Rigor Mortis, Vasoconstriction, Vasodilation, and Hemodynamic Physiology

"There is no adequate defense, except stupidity, against the impact of a new idea."--Percy Williams Bridgeman

Conventional physiology attributes blood propulsion and distribution to organs and tissues to opposing muscular forces of cardiac contraction, vasoconstriction, and vasodilation, all of which are ATP dependent. This implies that hemodynamic physiology is inherently inefficient. 

Rigor mortis illustrates the ATP dependence of both muscle contraction and muscle relaxation. The sarcoplasmic reticulum releases Ca+ into cytoplasm to initiate muscle contraction. An intracellular calcium pump mechanism returns Ca+ to the sarcoplasmic reticulum to enable muscle relaxation. Cardiorespiratory function is essential to deliver oxygen and glucose to cells to enable ATP generation via the Krebs cycle.  The circulatory failure of death disrupts oxygen transport and delivery, causing cellular anoxia that halts ATP generation, so that universal muscle flaccidity ensues in the immediate aftermath of death, including vascular smooth muscle. Anaerobic respiration generates enough ATP to sustain the calcium pump for a few hours after death, but as the failing sarcoplasmic reticulum releases its calcium into the cytoplasm, the muscular “ratcheting mechanism” locks in place for lack of ATP, causing rigor mortis in all types of muscle, including vascular smooth muscle.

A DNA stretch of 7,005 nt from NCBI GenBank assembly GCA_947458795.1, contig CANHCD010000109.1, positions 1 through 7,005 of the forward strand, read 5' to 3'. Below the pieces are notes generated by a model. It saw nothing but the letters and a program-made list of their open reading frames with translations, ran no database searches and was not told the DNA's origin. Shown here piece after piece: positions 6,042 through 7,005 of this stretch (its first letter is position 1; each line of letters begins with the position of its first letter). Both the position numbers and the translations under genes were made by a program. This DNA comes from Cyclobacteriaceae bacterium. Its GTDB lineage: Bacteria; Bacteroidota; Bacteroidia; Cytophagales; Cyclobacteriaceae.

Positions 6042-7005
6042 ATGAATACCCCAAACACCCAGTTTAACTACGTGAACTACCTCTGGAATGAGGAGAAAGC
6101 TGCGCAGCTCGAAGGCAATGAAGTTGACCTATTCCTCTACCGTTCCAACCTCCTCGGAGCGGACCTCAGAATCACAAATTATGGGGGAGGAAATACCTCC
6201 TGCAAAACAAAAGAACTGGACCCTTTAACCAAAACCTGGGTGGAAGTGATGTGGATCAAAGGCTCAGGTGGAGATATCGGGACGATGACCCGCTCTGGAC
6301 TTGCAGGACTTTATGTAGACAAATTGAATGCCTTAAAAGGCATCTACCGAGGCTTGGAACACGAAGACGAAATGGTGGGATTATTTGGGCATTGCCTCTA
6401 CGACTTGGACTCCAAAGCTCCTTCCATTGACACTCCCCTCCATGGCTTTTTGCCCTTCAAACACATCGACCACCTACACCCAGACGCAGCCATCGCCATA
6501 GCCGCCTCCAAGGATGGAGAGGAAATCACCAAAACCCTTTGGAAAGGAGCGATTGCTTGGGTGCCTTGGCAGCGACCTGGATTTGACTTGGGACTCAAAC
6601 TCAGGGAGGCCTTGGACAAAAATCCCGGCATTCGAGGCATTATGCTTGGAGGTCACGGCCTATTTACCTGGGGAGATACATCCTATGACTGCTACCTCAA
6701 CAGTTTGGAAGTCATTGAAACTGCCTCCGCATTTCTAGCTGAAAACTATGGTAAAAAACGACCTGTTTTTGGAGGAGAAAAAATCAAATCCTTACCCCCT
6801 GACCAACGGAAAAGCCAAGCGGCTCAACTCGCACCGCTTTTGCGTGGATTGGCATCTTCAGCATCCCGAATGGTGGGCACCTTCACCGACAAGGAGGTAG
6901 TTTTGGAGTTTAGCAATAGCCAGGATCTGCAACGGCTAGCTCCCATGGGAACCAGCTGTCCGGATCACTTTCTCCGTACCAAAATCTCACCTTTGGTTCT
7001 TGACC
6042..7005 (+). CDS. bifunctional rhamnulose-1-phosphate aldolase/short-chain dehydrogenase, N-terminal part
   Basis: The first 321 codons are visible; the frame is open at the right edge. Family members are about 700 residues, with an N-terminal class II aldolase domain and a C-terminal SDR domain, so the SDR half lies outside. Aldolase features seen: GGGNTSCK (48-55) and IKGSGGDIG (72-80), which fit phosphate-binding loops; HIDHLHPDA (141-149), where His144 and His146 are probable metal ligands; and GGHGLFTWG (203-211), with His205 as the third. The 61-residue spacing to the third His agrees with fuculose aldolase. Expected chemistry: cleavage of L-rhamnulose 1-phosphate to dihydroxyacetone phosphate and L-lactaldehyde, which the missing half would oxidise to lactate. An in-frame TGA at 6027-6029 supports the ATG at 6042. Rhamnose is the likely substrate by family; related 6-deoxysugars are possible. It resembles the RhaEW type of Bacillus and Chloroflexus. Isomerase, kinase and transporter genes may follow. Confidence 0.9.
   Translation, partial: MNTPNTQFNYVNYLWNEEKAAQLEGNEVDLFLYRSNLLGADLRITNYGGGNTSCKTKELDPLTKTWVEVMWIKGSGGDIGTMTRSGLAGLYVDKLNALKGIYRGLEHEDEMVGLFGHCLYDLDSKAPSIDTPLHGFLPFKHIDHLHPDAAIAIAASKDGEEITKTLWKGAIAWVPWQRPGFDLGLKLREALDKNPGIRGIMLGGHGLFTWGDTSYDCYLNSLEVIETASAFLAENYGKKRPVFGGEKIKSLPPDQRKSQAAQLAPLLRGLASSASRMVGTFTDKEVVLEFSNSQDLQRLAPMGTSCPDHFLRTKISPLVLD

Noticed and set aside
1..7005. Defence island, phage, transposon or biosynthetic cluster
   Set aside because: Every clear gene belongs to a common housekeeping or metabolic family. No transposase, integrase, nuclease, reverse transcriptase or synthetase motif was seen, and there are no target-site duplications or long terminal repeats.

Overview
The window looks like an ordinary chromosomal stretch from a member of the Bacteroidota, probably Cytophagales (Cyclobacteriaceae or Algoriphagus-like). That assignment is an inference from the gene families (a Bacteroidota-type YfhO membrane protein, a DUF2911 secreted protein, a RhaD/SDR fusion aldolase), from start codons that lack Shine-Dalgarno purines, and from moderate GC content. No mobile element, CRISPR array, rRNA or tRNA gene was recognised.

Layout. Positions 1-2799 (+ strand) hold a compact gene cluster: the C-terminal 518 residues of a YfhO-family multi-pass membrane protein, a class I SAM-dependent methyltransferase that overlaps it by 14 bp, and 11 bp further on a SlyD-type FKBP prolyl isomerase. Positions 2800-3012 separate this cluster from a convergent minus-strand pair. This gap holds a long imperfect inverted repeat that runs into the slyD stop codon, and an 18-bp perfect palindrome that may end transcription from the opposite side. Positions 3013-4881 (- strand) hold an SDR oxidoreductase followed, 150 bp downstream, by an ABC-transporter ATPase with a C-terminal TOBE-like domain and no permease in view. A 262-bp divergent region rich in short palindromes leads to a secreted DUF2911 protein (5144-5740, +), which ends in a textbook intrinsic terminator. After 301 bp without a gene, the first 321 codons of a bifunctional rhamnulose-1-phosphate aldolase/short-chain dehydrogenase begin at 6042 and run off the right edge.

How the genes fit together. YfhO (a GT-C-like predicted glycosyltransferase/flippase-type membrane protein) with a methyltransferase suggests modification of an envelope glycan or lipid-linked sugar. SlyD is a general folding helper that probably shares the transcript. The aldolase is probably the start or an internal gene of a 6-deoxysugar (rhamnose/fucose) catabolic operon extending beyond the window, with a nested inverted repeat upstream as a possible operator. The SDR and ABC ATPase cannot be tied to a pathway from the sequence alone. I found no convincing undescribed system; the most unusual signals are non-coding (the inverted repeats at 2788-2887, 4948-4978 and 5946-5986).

The resilience of the calcium pump prevents rigor mortis in life, but intense exercise depletes ATP reserves, causing muscle fatigue. Athletic conditioning induces angiogenesis (capillary proliferation) that reduces flow resistance, enhances tissue oxygenation, increases ATP generation, and improves exercise tolerance.

Vasoconstriction provides a weak explanation of essential hypertension, because sustained muscular contraction depletes ATP, causing obligatory muscle exhaustion and relaxation.